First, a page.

IslingtonTribune

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‘School cuts have harmed battle to end harassment’

Candidate laments loss of pastoral roles

02 April, 2021 — By Helen Chapman

Guilene Marco

A WOMEN’S rights and education campaigner says funding cuts have helped create the “rape culture” at schools, as teenagers across the country came forward with accounts of sexual assaults and harassment.

Guilene Marco, a London Assembly candidate for the Women’s Equality Party from Islington, said there should be no “opt out” from sex education lessons in schools and that pastoral roles – often lost in savings drives – needed to be restored.

She was speaking as the government ordered an investigation into the scale of the problem illustrated by the Everyone’s Invited website, which has now published hundreds of testimonies from students recalling abuse.

Nearly all of the accounts relate to independent schools but detectives who have been asked to investigate whether any criminal proceedings should now be opened say the issue is not confined to the private sector.

At Highgate School, on the Haringey side of the borough border with Islington, an independent inquiry has been launched with an appeal court judge asked to lead it.

The incidents do not involve teachers and instead are described as “peer-on-peer” violence.

“I think what has been happening with this culture of misogyny, harassment and rape culture is normalised in school just as it is in our society – I don’t think it is any different,” said Ms Marco, who said funding cuts had led to a demise in safeguarding procedures in school.

With pastoral roles in schools reduced, duties are now taken up teachers instead.

Ms Marco said: “They have several hats which means they might have limited training or expertise, but also means they are overworked. This is something that is extremely important.”

She added: “Maybe safeguarding systems are not strong enough in schools and that is something that is extremely important to make sure that children are safe in schools. There need to be clear ways for children to be able to report cases of abuse, harassment or assault.”

The Women’s Equality Party is campaigning to have gender equality as assessment criteria by Ofsted.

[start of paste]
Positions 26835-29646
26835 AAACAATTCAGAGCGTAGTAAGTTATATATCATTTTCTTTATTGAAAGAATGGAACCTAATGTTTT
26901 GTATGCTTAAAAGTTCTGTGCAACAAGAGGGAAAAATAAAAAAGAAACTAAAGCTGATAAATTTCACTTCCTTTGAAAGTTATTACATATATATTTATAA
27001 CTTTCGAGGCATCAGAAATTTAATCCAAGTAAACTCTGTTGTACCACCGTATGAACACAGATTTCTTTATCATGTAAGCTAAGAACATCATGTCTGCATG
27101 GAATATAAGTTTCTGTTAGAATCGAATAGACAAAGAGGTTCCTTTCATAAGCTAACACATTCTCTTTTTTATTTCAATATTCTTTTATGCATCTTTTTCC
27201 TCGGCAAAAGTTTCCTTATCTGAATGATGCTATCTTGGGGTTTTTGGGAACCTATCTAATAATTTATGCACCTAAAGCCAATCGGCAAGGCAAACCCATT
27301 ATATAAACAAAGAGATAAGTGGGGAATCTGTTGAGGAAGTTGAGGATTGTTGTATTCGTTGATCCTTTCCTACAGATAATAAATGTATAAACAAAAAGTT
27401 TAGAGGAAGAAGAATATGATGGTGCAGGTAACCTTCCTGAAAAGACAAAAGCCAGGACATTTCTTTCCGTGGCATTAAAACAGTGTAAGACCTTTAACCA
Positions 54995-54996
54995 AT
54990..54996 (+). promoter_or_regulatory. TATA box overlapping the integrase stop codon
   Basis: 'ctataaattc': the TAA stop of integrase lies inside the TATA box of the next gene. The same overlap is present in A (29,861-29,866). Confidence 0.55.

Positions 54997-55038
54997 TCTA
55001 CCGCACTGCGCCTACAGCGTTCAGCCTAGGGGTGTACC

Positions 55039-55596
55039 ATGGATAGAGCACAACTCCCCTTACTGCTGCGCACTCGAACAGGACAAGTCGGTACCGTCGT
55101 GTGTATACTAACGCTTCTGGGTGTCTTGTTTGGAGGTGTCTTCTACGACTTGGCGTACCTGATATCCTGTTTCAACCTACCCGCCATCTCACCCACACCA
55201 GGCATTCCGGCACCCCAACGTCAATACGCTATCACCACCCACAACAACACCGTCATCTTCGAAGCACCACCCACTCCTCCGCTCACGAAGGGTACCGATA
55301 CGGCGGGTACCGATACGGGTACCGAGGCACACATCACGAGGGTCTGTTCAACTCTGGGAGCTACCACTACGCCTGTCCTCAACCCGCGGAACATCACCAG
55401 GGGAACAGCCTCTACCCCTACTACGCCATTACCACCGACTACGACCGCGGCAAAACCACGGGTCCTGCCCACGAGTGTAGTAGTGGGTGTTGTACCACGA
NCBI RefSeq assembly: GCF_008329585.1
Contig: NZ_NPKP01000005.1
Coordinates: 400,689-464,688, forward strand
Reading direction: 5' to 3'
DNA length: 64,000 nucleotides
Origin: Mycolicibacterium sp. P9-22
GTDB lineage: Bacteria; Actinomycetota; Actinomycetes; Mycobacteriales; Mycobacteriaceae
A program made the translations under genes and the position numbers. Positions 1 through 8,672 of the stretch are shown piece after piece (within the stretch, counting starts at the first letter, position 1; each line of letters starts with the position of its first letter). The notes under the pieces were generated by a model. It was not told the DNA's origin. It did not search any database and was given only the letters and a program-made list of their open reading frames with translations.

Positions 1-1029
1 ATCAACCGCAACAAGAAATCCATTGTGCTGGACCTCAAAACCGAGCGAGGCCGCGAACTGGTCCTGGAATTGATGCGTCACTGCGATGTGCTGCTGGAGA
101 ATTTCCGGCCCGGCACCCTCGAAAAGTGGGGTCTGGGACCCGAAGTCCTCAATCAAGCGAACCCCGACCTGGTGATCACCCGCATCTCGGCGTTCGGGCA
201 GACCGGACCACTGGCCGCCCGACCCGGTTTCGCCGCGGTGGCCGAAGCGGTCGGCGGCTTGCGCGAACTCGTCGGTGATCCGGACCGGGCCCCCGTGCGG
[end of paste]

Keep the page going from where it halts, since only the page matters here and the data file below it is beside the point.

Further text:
“It is a whole system that is not built in a way to allow boys and girls to be equal,” she said.

“This kind of rape culture can be changed by proper policies, funding and training. I think we shouldn’t feel like there is no way to change it.”

Although schools provide sex education it is not mandatory and parents can choose for their children to opt out.

Ms Marco said: “I think some schools are working with consent workshop events and I think it is great to open up these kinds of discussions. Consent is going to be at the heart of many discussions to come and I think it is important they start in schools.”

She added: “We have been campaigning for sex education to be taught by specialists because what is often happening is it’s often a teacher that has another expertise, like a maths teacher.

“We also believe there should be no opt out. You can’t opt out of English and maths, so all children should also learn about consent, healthy relationships and how to relate to others.”

‘Safe spaces’ are available

Alan Streeter

A HEADTEACHER has said his secondary school is adapting its curriculum to include more sex and relationships education.

Alan Streeter from Beacon High Secondary School said it was working with Solace Women’s Aid to provide workshops.

“As a leadership team, we are very conscious that we need to make sure we are providing safe spaces within school if young women want to talk to us,” he said.

“Young people know where they can go to get help if there are any concerns. All schools I think are very aware of their responsibilities.

“Unfortunately some of these things don’t necessarily take place in school and then it is about how we help young people deal with those situations that may be outside of school and we have to support them in any way we can.”

Anyone who needs support or advice can call Solace on 0808 802 5565. In an emergency they can call 999, and stay silent and press 55 if they fear they are being overheard by an abuser.

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